IN Chapter 8 we noted the difference between adversarial and inquisitorial styles of fact-finding. In this chapter we will examine the use of formal inquisitorial (or investigative) techniques as a means of resolving complaints against government. Investigating officials are most often referred to by the convenient, but unfortunately gender-specific, term of 'ombudsman'.1 I shall refer to the mode of operation of ombudsmen as the 'investigatory' technique to distinguish it from adversarial factfinding.
Designating someone in an organization, whether public or private, to deal with 'customer' complaints is, of course, not a recent development, but the importance of making specific provision within government for handling complaints has been reasserted in the Citizen's Charter. The appointment of complaints officers who are external to and independent of the organization complained against is now also very common in the private as well as in the public sector. It began with the creation of the office of Parliamentary Commissioner for Administration (PCA) in 1967. The PCA deals with complaints against central government; the Health Service Commissioners (HSC) (there are three posts, one each for England, Scotland and Wales, all held by the PCA) with the National Health Service, and the Commission for Local Administration (CLA) with local government. In Northern Ireland there is a Parliamentary Commissioner, and a Commissioner for Complaints who deals with local authorities and other public bodies.2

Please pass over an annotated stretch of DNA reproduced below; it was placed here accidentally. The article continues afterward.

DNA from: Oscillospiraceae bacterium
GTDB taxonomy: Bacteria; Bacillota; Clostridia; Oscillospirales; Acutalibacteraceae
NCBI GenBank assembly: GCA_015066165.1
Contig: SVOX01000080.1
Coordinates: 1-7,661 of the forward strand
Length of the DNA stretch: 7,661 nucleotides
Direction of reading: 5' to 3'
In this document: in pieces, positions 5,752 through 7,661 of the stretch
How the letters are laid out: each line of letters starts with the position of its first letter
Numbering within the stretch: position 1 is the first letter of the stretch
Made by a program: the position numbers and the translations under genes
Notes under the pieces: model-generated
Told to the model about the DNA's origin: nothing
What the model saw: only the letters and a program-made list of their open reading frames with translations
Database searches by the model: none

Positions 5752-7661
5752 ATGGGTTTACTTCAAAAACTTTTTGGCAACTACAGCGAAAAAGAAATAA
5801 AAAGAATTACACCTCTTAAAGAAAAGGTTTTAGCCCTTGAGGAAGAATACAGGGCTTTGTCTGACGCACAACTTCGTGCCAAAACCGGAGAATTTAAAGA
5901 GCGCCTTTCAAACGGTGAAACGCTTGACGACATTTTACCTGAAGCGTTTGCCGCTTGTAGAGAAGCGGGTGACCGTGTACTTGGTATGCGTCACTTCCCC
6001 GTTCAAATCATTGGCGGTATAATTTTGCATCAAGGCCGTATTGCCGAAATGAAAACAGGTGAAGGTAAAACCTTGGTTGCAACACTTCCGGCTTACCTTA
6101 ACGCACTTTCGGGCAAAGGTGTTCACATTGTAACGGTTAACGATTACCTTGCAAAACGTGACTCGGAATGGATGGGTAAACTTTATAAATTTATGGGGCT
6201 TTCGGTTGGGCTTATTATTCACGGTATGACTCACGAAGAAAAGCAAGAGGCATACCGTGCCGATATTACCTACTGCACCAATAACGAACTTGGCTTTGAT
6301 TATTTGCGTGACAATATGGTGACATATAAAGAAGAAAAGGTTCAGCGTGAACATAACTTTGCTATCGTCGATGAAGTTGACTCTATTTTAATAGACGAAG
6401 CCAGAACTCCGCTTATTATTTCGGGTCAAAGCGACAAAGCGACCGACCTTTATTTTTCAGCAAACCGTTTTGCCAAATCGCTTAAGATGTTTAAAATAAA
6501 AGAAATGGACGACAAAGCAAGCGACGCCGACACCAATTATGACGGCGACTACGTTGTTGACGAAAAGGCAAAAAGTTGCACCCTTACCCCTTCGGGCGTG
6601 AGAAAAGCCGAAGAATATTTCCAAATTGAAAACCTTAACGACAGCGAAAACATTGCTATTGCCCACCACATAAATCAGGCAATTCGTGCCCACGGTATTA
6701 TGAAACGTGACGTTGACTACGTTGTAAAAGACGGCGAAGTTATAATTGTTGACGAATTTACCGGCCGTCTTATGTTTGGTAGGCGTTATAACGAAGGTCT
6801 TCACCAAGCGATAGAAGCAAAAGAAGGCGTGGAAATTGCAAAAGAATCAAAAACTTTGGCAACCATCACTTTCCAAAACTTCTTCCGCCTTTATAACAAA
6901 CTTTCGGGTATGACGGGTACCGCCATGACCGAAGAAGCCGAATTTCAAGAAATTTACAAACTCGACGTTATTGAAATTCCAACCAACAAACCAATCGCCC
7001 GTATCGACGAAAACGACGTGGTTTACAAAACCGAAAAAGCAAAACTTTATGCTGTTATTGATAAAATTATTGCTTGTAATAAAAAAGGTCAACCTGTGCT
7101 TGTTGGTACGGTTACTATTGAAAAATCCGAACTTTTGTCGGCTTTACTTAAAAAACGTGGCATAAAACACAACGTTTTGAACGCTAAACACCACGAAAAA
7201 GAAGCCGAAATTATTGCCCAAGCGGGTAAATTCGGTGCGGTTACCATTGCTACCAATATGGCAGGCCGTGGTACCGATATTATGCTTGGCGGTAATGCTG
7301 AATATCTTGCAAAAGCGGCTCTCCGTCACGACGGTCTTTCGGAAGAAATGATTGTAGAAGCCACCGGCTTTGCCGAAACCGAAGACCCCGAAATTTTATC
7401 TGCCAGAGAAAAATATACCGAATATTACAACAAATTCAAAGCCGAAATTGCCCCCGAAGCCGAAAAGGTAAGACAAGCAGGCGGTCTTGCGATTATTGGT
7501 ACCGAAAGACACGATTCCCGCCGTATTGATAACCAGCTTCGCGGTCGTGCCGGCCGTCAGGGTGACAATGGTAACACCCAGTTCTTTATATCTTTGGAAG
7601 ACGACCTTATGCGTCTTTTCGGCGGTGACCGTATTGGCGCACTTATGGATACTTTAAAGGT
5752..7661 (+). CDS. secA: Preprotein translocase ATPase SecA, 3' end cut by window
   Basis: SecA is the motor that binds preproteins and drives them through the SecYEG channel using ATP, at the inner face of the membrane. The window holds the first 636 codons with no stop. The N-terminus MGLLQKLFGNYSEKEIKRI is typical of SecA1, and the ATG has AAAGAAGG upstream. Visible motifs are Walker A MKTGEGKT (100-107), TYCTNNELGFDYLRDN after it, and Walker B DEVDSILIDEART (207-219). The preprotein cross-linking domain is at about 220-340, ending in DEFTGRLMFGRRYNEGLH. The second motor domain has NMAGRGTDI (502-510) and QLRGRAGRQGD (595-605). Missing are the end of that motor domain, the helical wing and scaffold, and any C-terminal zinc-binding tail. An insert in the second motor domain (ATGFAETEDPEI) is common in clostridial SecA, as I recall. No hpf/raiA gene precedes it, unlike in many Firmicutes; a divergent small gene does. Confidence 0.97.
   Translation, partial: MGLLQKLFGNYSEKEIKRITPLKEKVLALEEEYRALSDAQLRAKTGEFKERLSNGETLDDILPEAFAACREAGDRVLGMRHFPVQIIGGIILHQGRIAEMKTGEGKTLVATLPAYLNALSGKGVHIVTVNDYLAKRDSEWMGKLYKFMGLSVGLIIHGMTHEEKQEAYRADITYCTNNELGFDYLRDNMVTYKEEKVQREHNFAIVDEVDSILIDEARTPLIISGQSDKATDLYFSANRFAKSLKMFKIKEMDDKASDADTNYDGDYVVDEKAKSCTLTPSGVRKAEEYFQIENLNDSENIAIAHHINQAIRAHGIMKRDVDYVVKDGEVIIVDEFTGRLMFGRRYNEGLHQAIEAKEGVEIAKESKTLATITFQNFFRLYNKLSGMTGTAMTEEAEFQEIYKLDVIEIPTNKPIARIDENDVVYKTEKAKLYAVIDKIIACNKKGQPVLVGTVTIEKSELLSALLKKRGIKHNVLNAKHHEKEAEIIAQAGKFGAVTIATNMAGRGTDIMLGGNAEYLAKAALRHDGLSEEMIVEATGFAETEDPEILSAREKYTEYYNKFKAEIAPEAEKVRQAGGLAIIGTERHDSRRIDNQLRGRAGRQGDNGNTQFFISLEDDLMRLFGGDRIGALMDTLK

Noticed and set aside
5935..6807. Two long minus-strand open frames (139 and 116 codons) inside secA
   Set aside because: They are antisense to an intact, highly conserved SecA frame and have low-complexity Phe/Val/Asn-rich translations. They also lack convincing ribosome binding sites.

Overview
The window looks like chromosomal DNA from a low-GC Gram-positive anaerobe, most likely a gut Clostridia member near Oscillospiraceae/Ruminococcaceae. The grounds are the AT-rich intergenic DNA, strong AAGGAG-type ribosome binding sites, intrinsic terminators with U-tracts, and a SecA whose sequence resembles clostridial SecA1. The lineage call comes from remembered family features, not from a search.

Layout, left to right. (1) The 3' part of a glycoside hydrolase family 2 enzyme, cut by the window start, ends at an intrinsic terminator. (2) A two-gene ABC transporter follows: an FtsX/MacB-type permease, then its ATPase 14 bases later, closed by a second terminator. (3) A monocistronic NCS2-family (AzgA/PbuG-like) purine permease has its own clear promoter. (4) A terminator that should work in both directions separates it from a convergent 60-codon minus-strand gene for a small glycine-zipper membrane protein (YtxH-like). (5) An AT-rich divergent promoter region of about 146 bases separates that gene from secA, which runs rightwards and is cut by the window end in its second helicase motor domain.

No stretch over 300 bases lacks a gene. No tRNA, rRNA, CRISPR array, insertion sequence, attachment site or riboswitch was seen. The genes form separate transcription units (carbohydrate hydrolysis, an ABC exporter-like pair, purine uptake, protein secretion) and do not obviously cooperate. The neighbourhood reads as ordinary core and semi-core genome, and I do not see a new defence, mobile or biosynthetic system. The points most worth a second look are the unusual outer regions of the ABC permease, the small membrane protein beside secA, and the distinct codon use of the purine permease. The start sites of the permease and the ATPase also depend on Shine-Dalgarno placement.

The office of the PCA3 was conceived, in part, as a way of making up for deficiencies and gaps in judicial and parliamentary mechanisms for____________________
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Publication information: Book title: An Introduction to Administrative Law. Edition: 3rd. Contributors: Peter Cane - Author. Publisher: Clarendon Press. Place of publication: Oxford. Publication year: 1996. Page number: 314.
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